Much of the focus in recent news is on attacks on retailers and the financial industry. It is easy to see the results of these money-motivated attacks in the form of large thefts of money or credit cards. As a result, it may surprise you to know your health care information is under attack. You are mistaken if you think that HIPAA’s data security protections are working to protect it. Health care organizations are not meeting the security table stakes. By rushing to implement electronic health records without minimum viable security, health care organizations are leaving the door wide open for criminals. How Bad Is It? A recent study by the Ponemon institute revealed that 94% of medical institutions have[…]

Recently, an article came to my attention about social networks being gamed in order to hurt the reputations of competitors and enemies. With all the talk these days of search engine optimization, social media experts, and the “internet of things” we are looking to connect our information to as many people, and in as many ways, as possible. Have you considered the ways this might hurt you instead? We are beginning to get a handle, as a society, on the minimum viable security that every organization needs in order to stay in business and not be destroyed by the constant noise of attacks facing us on the Internet. But what happens when instead of facing a distributed denial of service[…]

I’ve had some interesting experiences with two companies recently that I’d like to share. We all do business with companies online: we buy from them, we schedule appointments, we put in support requests, and so on. Today, I very seldom use the mail, and don’t shop in person very often. How these businesses treat customer security is interesting. Some places are very technically savvy and have robust, secure online transactions. Being realistic, though, I know that my dentist’s office does not employ a full-time sysadmin. They buy an off-the-shelf customer care solution and hire someone to install it on their website. Sometimes that’s good, sometimes that’s bad… First was with my mechanic. I like my mechanic – they’ve saved me[…]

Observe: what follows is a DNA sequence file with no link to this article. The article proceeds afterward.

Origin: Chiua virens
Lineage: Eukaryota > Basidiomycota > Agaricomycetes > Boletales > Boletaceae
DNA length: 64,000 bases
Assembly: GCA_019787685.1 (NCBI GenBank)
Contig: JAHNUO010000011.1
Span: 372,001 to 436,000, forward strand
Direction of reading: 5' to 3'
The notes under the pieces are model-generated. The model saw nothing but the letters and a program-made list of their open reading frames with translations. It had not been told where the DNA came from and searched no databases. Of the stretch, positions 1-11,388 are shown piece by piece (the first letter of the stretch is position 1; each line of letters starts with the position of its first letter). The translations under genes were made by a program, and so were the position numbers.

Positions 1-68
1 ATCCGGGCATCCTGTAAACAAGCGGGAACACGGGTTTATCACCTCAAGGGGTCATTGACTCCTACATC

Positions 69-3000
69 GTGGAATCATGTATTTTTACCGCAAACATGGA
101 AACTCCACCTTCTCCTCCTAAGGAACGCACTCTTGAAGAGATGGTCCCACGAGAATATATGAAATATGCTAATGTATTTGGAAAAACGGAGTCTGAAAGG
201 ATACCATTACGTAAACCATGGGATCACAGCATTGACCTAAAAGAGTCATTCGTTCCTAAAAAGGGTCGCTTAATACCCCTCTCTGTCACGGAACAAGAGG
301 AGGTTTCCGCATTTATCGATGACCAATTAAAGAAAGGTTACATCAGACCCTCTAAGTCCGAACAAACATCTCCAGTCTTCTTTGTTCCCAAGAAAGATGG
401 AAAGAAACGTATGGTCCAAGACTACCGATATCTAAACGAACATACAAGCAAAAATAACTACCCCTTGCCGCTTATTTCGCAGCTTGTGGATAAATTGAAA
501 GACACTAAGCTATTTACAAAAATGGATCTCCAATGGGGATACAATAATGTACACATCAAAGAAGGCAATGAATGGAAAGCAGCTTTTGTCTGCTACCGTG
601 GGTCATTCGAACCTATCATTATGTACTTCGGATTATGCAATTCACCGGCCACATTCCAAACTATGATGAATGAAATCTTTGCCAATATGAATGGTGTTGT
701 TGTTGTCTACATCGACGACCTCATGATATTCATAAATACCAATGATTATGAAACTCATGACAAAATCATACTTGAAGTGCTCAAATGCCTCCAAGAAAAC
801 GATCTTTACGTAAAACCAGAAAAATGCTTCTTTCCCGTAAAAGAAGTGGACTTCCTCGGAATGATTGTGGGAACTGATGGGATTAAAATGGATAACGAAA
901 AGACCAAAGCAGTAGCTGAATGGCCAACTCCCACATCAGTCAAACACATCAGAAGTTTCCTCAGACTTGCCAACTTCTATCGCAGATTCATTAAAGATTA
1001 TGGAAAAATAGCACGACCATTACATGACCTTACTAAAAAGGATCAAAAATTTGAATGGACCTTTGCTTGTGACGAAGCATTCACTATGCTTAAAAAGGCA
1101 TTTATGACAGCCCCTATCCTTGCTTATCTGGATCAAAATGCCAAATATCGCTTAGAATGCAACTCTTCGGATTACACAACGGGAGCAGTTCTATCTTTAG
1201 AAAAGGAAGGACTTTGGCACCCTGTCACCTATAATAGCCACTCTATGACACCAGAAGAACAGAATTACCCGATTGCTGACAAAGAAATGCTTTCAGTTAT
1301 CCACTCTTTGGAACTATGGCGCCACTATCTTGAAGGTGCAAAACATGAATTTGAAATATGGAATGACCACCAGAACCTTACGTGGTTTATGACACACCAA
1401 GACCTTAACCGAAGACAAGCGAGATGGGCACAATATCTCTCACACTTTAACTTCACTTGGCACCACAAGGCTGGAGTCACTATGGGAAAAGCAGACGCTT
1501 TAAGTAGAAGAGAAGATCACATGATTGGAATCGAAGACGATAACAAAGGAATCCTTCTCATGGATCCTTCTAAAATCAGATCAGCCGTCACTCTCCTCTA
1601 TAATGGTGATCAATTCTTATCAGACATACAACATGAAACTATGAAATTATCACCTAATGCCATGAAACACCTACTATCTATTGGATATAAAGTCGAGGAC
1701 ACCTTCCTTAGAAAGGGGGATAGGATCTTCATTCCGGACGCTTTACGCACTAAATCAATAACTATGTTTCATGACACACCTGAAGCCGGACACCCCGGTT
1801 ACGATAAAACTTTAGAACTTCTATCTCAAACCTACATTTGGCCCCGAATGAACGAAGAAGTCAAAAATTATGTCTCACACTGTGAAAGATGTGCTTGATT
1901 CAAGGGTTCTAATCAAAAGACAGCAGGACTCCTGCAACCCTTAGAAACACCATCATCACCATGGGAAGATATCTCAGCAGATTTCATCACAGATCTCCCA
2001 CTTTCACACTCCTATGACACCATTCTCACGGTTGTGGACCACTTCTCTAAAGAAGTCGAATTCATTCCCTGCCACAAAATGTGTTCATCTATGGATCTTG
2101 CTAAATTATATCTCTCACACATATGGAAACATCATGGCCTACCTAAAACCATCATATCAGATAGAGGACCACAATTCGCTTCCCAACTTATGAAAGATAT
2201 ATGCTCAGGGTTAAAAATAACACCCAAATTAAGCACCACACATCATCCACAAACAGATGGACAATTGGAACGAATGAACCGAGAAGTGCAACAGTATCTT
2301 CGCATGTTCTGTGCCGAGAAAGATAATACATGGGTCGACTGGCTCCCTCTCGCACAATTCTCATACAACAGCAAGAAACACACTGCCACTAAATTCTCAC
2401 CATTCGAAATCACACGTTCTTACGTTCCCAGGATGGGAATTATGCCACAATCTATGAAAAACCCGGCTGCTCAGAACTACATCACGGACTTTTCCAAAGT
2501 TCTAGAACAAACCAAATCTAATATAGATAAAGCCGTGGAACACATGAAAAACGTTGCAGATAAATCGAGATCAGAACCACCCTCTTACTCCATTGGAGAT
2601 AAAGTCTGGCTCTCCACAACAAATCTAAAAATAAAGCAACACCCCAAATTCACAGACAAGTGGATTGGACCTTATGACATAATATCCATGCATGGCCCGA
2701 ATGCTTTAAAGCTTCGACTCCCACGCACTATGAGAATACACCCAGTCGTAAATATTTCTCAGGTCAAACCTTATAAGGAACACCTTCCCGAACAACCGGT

Suppose you want to send a letter to your brother. And let’s suppose it’s got some, oh, maybe potentially embarrassing financial information – he owes you some money and you’re having trouble paying the bills. Obviously, that’s not the sort of thing you want to put on a postcard; you’d put that in an envelope. (Your brother is notorious about checking his email). You want him to know that the letter is actually from you, so you sign it – you have a distinct signature that is very hard to forge. And, on top of that, you want him to know that nobody else read the letter, so you also sign across the fold of the envelope, so it can’t[…]

The following events are based on actual facts and actual events. Names have been changed to protect the oblivious. I would like to start off by stating that I take no pity on the individual this story is about. I refer to them as oblivious because to do what they did simply can’t be categorized in any other way. Let’s back up a week. I’ve been in need of another Android device to do some tinkering with, have a backup for my daily driver, and to have something that my son can play with and not fear total destruction (again of the daily driver). After checking with friends and co-workers if they had any spares – they didn’t – I[…]

As some of our readers are well aware, last year many leading browsers finally closed a major privacy hole involving browser history that has been around for more than ten years.  Essentially, would-be trackers used JavaScripts to scan links with functions like getComputedStyle() to determine whether each hyperlink was styled as a visited site or unvisited (e.g. visited links are often purple and unvisited are blue).  This practice represents a serious threat, since not only can stints of browsing history be logged, but individual users can be tracked and identified with ease (this is one of several ways you can be tracked without cookies).  Since this practice of changing styles for visited links has been around since the early days of[…]